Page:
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Bonney v. Bonney

Supreme Court of Rhode Island
Jun 16, 1997
695 A.2d 508 (R.I. 1997)


In Bonney v. Paul (15 N.Y. Supp. 442) where a civil case was adjourned to a day thereafter to be agreed on or, in default of an agreement, to be fixed by the justice, and the defendant failed to appear on the day fixed by the justice pursuant to the agreement, the judgment was reversed for lack of jurisdiction.

Summary of this case from People v. Harber



June 16, 1997

Appeal from the Family Court, Suttelli, J.

Weisberger, C.J., Bourcier, and Flanders, JJ., Concurring.

Lederberg, Goldberg, JJ., Not Participating.

Kathleen Managhan, for plaintiff.

Susan Carlin, Stephen R. Famiglietti, for defendant.


This case came before a hearing panel of this court for oral argument May 21, 1997, on an appeal and also on a petition for writ of certiorari, both filed by Paul E. Bonney (Paul) in order to seek review of an adjudication of contempt for failure to comply with an order to pay child support. The adjudication of willful contempt was made by a judge of the Family Court in implementation of G.L. 1956 § 10-7-2, as amended by P.L. 1994, ch. 180, § 1. This case was placed on the show-cause calendar for summary disposition. We conclude that summary disposition is appropriate and proceed to decide the issues at this time.

We deny and dismiss the appeal, deny the petition for certiorari, and affirm the adjudication of contempt. The facts of the case insofar as pertinent to this appeal are as follows. Yvette M. Bonney (Yvette) and Paul were husband and wife until they were divorced in 1987. During the marriage a minor child, Jaime Bonney (Jaime) was born on December 9, 1985. The final judgment of divorce was entered July 30, 1987, leaving open the question of child support. Thereafter, on September 13, 1989, Yvette filed a motion for child support and alimony. Subsequent to the filing of this motion, the court entered an order to which the parties consented, pursuant to which Paul was obligated to pay $40 per week as child support beginning December 15, 1989. In February and March of 1990 Paul's paycheck was garnisheed, and as a result of said garnishment Yvette received a total of $182.55 toward child support.

Shortly thereafter, defendant moved to Florida and from that time forward made no payments of child support. While residing in Florida, Paul held a number of construction and maintenance jobs and then moved to Michigan where he was employed as a maintenance engineer at a hotel and as a floor guard and skating-room worker at a skating facility. He occasionally called his son, and on two occasions Jaime visited him in Florida. However, during this period Paul paid no child support.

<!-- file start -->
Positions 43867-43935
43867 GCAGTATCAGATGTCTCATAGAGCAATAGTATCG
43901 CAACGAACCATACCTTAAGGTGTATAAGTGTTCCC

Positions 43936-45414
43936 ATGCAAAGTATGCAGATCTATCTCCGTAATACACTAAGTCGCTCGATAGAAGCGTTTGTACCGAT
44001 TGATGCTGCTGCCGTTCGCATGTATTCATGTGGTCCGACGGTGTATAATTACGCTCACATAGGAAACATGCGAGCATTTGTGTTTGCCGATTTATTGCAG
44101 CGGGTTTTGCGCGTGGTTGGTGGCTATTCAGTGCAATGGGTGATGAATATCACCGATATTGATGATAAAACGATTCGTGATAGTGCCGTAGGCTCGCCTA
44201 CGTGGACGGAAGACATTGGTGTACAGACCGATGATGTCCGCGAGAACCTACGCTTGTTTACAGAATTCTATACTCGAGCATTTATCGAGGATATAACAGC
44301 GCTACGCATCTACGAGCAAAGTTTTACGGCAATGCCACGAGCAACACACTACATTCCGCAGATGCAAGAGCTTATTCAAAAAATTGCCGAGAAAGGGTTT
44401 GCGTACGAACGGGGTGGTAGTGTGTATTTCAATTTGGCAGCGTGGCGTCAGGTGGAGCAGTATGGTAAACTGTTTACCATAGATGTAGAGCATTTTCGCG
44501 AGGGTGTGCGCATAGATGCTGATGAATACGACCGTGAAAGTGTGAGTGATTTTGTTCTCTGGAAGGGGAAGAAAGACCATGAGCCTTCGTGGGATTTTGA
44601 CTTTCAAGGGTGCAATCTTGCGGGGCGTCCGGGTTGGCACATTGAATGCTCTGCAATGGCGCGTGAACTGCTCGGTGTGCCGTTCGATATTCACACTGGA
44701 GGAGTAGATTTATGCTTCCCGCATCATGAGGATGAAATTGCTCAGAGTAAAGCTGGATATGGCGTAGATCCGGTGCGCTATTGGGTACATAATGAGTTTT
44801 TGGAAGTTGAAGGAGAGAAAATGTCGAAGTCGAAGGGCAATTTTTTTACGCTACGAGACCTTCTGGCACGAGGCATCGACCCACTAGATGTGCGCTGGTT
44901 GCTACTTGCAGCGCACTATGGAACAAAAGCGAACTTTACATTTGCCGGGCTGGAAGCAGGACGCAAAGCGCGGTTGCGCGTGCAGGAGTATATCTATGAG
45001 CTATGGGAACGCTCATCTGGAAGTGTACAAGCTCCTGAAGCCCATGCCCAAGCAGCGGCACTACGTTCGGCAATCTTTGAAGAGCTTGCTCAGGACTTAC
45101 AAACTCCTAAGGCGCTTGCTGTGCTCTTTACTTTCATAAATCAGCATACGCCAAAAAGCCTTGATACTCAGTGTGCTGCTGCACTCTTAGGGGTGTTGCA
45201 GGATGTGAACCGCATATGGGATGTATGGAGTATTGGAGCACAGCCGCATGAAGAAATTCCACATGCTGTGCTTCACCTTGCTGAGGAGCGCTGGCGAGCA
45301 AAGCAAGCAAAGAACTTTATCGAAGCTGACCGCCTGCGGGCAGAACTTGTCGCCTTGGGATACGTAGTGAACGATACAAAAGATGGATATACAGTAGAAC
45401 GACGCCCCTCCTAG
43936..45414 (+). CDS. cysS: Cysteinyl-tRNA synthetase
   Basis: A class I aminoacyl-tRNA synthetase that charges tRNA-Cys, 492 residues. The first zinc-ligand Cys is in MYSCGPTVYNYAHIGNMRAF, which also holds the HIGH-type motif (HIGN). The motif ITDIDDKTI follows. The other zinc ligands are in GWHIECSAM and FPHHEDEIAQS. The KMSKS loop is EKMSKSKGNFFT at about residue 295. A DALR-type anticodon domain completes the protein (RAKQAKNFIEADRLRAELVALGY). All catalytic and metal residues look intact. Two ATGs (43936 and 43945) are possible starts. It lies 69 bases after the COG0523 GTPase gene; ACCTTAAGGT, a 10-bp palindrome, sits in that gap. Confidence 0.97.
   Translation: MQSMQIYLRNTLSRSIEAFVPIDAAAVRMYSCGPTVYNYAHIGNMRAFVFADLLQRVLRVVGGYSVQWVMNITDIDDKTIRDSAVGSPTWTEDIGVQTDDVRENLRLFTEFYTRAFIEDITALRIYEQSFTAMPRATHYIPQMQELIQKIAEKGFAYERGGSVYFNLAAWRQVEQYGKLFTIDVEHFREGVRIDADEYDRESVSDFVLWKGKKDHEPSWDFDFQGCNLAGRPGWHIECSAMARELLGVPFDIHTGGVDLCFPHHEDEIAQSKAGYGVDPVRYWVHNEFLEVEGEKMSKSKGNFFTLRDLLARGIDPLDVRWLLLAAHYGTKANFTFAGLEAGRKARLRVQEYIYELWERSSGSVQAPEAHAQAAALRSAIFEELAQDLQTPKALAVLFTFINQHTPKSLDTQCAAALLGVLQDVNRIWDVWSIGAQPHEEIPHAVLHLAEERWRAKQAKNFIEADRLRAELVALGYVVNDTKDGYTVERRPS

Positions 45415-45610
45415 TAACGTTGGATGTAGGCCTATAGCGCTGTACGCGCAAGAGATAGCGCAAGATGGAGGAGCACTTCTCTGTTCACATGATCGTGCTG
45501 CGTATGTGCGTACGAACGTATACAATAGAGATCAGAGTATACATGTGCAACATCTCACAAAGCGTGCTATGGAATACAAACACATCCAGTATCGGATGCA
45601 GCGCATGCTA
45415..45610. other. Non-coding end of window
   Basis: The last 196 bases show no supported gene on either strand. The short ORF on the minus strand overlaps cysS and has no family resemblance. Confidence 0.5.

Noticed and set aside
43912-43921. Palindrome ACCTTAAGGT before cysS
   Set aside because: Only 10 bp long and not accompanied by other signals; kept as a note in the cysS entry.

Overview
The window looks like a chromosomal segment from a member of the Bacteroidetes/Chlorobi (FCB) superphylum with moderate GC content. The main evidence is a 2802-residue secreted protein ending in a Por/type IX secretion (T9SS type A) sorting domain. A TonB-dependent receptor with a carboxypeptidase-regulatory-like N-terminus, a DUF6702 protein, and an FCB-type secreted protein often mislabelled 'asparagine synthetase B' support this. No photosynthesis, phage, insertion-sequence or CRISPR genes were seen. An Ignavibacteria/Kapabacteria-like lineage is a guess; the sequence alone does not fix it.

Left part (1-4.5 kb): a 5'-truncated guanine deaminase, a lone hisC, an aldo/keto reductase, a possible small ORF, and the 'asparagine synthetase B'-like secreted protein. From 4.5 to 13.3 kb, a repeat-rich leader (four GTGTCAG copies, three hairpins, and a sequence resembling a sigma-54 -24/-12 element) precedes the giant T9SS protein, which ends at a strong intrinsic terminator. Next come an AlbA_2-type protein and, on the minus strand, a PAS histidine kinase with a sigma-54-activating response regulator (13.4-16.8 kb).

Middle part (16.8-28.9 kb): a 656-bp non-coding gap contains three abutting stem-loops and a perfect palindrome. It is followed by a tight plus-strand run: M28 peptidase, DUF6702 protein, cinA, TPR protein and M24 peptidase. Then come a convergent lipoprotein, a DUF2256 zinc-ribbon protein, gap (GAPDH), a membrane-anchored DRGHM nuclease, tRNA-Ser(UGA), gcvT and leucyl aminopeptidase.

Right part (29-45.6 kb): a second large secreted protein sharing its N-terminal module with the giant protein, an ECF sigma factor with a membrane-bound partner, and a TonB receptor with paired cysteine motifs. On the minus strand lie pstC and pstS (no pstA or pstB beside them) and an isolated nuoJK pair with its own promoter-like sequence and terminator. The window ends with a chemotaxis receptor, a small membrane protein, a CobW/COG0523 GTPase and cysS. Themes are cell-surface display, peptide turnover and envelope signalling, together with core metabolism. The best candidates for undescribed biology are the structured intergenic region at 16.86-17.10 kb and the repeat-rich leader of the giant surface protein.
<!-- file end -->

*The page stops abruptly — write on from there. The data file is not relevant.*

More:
On October 10, 1994, Jaime was killed in a tragic accident when an automobile in which he was a passenger was struck by a police cruiser owned by the town of North Kingstown. Yvette filed a complaint pursuant to the wrongful-death statute against the town of North Kingstown and the officer who was operating the cruiser at the time of the accident. Paul also filed a wrongful-death action against the same party. Section 10-7-2 of the wrongful-death statute as amended on July 8, 1994, by P.L. 1994, ch. 180, § 1, reads in part as follows:

"[N]o person who is adjudged to be in wilful contempt of being in excess of six (6) months in arrears of an order to pay child support for the deceased individual shall be allowed recovery pursuant to this chapter and such person shall be deemed to have predeceased the child for the purpose of determining distribution under the intestacy statute."

In order to implement the terms of the statute, Yvette moved in the Family Court to adjudge defendant in contempt for failure to have paid child support from March of 1990 until October 10, 1994. Before the motion came on for hearing in the Family Court, Paul deposited $13,000 into the registry of the court and filed a motion for determination by the court in regard to the exact amount of child support due to plaintiff. Paul's motion was filed July 19, 1995. Thereafter Yvette filed an amended motion to adjudge Paul in contempt notwithstanding his payment and also requested a declaration that Paul had been in willful contempt within the meaning of § 10-7-2 since he was in arrears in payment of child support in excess of six months at the time of the child's death and prior to the payments being made.

A hearing was held before a judge of the Family Court on August 30, 1995, and September 15, 1995. Thereafter, on October 12, 1995, the Family Court judge made findings that defendant was in willful contempt of the order for child support entered February 19, 1990, and that the arrearage was $11,787.15. He found that $8,665.13 was owed to the state (for welfare payments) and $3,132.02 was owed to Yvette. He further assessed a counsel fee against Paul in the sum of $1,500 together with costs of $261. He also adjudged that Paul was in willful contempt of the support order for a period of more than six months. He found that defendant had had the ability to have made the child-support payments and that this ability was corroborated by his payment of $13,000 into the registry of the court. In support of his findings of contempt the trial judge made the following comments:

"Paul Bonney is in contempt under every definition of the word. He has never contributed voluntarily for the support of his child. In the five years since the entry of the support order, he has made only four payments, totalling a mere $182.55, all of which were withheld from his income. Within four weeks of the entry of the order he moved to Florida primarily to defeat the garnishment order and avoid his child support obligations. His delinquency was at least a contributing factor to plaintiffs subsequent reliance on public assistance, thus requiring taxpayers to bear his parental responsibilities. To add insult to injury, he paid $13,000 into the court registry after his son's tragic death in order to preserve his interest as a potential beneficiary of his son's estate. Yet, during the last * * * years of his son's life, he chose to pay not one dime for the child's benefit."